Alexander Solla ajs at 2piix.com
Fri Jul 2 23:23:06 EDT 2010

```On Jul 2, 2010, at 7:08 PM, Ivan Lazar Miljenovic wrote:

> Knowing about something /= knowing how to use it.  I own and have read
> RWH, but I've never had to use hsc2hs, or Applicative, etc.

Applicative is nice.  I had to Google for hsc2hs. This is what I get
for learning Haskell from the Haskell 98 Report and the Gentle Intro,
and by writing programs.  I read and commented on RWH while it was in
beta.    But I don't even know C.  As a kid, I got tripped up by =
meaning "binds to, for now" instead of being an equivalence relation
(though I didn't know that at the time).  As an adult, I just didn't
care.  I studied Mathematics and Philosophy and learned how to write
proofs in maybe 2 dozen logics and maybe 100 algebras.

This is a common problem in "rich" languages: There is more than one
way to solve a problem, even if the algorithmic content is essentially
the same.  The only sane way I have found to deal with this is to just
ignore unfamiliar combinators and focus on a function definition's
mathematical content, as much as possible.  In particular, every
function is a many-to-one relation made from a "join" of types (in the
lattice of types).  Haskell's rich type theory makes this easier than
Perl or Lisp, for example.  You can often guess the right
interpretation for a combinator merely by looking at its type, and
mentally deriving its free theorem (or equivalently, characterizing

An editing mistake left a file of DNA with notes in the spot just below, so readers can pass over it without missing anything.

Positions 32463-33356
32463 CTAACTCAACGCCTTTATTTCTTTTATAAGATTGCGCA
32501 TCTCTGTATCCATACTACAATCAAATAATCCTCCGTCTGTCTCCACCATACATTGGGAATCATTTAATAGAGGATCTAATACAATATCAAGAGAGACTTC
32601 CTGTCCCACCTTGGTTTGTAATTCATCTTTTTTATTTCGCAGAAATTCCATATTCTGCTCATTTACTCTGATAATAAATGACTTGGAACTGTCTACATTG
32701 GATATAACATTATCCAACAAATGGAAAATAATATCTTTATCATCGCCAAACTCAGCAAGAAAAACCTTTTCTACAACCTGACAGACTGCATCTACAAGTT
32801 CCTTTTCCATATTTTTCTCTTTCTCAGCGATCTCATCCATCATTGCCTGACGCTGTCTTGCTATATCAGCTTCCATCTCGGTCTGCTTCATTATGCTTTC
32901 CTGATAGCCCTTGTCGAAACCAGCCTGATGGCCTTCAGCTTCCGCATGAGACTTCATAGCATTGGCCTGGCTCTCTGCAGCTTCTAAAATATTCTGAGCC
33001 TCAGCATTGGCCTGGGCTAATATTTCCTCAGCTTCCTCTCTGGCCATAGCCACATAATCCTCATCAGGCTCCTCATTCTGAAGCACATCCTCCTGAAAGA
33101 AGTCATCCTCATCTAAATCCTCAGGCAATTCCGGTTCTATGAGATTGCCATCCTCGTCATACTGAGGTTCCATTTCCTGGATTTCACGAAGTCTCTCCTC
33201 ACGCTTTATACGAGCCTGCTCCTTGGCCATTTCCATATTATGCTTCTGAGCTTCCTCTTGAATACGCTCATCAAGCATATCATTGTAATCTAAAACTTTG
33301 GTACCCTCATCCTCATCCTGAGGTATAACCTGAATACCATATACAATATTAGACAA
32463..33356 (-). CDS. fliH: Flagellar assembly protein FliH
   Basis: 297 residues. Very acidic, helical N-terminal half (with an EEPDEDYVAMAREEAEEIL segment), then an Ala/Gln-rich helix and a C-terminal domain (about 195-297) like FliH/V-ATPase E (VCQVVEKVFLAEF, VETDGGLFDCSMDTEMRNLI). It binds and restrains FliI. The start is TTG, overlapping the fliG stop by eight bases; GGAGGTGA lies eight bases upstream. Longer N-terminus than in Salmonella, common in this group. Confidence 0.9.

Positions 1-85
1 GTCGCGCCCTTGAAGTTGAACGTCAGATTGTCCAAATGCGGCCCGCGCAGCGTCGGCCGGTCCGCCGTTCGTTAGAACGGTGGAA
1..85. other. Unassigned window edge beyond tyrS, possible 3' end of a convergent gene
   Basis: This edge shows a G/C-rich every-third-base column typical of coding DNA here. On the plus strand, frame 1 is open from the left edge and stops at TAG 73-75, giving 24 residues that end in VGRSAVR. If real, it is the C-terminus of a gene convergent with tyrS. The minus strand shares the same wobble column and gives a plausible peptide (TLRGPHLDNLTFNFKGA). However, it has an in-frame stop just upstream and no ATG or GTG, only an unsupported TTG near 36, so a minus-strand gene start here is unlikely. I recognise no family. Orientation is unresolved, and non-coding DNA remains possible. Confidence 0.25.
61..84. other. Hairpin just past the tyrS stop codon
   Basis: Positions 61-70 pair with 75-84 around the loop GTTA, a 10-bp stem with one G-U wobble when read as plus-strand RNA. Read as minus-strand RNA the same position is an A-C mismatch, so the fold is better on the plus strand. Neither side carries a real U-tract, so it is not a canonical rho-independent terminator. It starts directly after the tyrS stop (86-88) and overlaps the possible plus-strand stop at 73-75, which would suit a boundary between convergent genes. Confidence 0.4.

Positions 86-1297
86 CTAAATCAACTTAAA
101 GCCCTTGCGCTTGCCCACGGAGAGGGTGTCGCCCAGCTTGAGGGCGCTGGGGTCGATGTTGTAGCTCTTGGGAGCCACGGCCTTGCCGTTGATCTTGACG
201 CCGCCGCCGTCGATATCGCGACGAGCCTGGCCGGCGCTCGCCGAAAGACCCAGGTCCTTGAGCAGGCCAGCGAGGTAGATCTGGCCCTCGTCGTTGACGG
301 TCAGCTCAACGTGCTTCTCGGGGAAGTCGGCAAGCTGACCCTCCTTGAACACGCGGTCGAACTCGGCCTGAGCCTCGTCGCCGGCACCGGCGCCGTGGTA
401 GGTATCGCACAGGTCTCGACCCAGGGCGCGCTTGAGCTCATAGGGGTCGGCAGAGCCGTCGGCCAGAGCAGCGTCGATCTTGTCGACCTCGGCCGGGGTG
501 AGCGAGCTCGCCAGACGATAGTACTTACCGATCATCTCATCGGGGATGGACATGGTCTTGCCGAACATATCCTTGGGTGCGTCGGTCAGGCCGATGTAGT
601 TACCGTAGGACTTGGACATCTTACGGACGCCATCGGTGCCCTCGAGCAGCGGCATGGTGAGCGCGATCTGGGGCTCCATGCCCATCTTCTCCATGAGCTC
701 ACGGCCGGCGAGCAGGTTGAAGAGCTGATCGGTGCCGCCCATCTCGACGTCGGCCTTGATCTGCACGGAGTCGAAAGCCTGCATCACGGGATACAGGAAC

its free function), which is easy with some practice.  Put another
way, free theorems/functions are plumbing to be ignored.  The
mathematically interesting parts of a function definition are the
parts that aren't free, and have to be explicitly defined, often in
terms of pairs of values.

This mathematical approach makes these sorts of litmus tests trivial,
in the worst sense possible.  I'm not interested in memorizing
books are for.  I had to Google to remember what FizzBuzz was, and I
had to try GHCi to figure out of mod was named mod or %.  And with the
right tools, I was able to solve it in under a minute.  It took about
10 seconds to get the logic down on paper, using arrows of the
Categorical variety.  This does not make me a Haskell n00b.

These kinds of ideas are rather subversive in a business environment.
In my experience, businesses want to balance this sort of flexibility
with maintaining a common body of knowledge.  This leads to those
brutish patterns OO people seem to love.  At least functional patterns
are expressive and often written in terms of free functions for some
type or type class.

I remember an incident at a previous job, where a slightly more senior
employee told me that I should be using the factory pattern instead of
a map to traverse a list of "logic objects".  I gave him a little
challenge.  I told him to just write up the supporting code (i.e.,
just the class names, imports, interfaces.  No implementations.) for
the class hierarchy while I solved the problem my way.  It would be a
race.  10 minutes later, I was done.  Half an hour later, he came by
my desk, looked at the logic for traversing a list of hashes and
writing a functor into the solution space, and agreed I was right.
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